“The key infrastructure that students need to be supported, particularly students of color, appears to be systematically and intentionally unraveling at Columbia,” Allen observed at the news conference. 

In June 2020, the seminary’s board of trustees announced a series of racial justice commitments, including fully covering tuition and student fees for Black students accepted into CTS master’s programs. According to a May 2021 admissions brochure, African Americans made up more than 64% of the student body at that time.

White has been an especially supportive figure for many members of the African Heritage Student Association, which currently has approximately 65 members. The Rev. Tisa Watkins, president of the seminary’s second-year class, said at the news conference that Smith was instrumental in her decision to come to CTS to pursue an additional degree.

“I had a lot of reservations about uprooting my life and coming to a place that I didn’t know,” said Watkins, “and Rev. White really took the time to talk to me. He wasn’t pushy, he really sat with me as I made that decision. … To find out that Rev. White has just been ousted, it really hurt my heart.”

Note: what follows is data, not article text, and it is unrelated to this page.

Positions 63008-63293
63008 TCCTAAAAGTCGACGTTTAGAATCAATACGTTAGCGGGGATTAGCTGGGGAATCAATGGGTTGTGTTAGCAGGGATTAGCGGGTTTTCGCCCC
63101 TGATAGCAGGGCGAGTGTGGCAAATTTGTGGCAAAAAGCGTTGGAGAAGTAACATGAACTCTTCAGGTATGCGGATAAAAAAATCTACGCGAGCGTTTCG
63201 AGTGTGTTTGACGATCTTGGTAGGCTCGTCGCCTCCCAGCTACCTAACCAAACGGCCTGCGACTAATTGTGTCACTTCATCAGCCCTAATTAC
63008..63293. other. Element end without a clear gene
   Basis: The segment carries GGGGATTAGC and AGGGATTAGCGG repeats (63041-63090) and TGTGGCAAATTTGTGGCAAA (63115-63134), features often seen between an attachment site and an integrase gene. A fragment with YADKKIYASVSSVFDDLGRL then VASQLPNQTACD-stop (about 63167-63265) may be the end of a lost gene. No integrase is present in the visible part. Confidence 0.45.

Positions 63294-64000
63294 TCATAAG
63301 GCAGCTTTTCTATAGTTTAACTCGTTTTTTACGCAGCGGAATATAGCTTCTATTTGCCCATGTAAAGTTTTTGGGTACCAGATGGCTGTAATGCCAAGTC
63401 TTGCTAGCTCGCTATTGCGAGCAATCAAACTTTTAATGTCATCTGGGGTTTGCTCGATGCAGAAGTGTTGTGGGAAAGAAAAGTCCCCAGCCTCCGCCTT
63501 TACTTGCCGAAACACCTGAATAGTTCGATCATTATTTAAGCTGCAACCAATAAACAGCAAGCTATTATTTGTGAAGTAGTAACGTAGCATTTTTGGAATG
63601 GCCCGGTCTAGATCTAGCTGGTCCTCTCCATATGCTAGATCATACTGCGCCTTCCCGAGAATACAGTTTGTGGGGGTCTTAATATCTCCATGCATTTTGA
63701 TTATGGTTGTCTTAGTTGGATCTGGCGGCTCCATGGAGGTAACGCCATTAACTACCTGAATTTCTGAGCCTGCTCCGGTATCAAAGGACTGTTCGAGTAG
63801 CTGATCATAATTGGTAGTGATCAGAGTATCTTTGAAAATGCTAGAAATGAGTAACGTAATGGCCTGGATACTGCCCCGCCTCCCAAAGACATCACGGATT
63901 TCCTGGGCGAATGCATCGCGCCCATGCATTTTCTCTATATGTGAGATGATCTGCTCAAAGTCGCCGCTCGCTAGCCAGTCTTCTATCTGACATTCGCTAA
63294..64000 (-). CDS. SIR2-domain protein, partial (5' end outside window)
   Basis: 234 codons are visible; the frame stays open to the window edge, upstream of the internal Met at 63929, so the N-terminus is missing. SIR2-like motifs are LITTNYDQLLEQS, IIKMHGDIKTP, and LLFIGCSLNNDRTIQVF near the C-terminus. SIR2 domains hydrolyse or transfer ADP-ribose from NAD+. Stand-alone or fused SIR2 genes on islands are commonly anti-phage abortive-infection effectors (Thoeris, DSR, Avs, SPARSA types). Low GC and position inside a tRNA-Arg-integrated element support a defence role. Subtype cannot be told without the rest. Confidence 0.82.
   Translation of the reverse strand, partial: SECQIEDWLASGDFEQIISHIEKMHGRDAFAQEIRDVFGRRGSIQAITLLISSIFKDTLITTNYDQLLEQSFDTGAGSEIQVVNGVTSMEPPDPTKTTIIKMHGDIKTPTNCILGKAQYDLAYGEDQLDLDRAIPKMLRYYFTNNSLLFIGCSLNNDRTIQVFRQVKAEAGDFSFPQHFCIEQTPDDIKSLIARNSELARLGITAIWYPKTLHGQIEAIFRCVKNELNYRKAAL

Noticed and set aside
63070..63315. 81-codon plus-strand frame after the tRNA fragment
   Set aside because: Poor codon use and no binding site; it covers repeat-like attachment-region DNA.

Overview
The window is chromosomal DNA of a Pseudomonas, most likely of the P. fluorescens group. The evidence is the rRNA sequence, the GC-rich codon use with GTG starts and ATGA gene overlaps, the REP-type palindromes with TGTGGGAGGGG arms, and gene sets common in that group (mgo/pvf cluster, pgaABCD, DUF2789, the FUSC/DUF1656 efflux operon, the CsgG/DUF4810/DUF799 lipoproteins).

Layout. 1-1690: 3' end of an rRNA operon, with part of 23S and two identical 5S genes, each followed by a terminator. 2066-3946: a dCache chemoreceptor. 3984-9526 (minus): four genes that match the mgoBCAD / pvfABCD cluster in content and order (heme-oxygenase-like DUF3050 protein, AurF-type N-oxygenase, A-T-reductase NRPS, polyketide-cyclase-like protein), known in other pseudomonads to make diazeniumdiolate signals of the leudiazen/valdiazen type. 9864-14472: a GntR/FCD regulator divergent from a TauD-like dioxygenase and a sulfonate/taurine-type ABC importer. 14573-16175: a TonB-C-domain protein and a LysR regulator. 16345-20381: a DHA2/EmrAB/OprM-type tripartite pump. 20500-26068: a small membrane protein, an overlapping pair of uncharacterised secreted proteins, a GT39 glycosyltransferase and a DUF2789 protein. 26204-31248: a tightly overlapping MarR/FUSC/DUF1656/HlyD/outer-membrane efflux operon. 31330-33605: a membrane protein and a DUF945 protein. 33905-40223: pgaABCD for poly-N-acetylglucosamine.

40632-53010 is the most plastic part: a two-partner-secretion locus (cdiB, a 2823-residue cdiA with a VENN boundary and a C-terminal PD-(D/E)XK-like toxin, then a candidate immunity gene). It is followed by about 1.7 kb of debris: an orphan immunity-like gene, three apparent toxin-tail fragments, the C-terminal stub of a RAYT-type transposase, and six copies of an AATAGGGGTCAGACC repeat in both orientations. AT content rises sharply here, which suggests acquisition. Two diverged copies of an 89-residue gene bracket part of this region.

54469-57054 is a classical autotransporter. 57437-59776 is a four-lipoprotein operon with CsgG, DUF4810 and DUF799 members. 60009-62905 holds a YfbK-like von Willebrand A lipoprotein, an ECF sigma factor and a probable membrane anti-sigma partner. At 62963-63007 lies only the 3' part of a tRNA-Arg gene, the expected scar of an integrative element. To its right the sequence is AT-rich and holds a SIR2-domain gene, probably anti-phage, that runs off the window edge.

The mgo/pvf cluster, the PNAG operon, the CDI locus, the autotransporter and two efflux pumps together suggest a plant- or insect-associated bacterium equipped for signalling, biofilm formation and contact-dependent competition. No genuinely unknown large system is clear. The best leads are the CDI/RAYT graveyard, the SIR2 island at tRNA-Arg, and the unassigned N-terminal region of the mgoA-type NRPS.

Kathryn Post is a writer living in Washington D.C. She is a graduate of Calvin College and an editorial assistant for Sojourners magazine. 



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11 thoughts on “Columbia Theological Seminary Students Object to Firing of Black Administrator”

  1. Brian Patrick

    I agree that the lack of transparency regarding these unexpected firings is fishy as heck. If these instructors and administrators are violating the contract, come out and say it and let the facts speak for themselves. The truth will set you free.

    That being said, Ms. Post (who works for the radically left-wing Sojourners Magazine) is hardly an impartial journalist if she uses the term “Latinx”. I am Hispanic and can tell you that none of us use that term. Something like 3% of Latinos use “Latinx” in daily life according to surveys. This is another buzzword promoted by progressive, postmodern whites to make themselves feel better.

    1. Marin Heiskell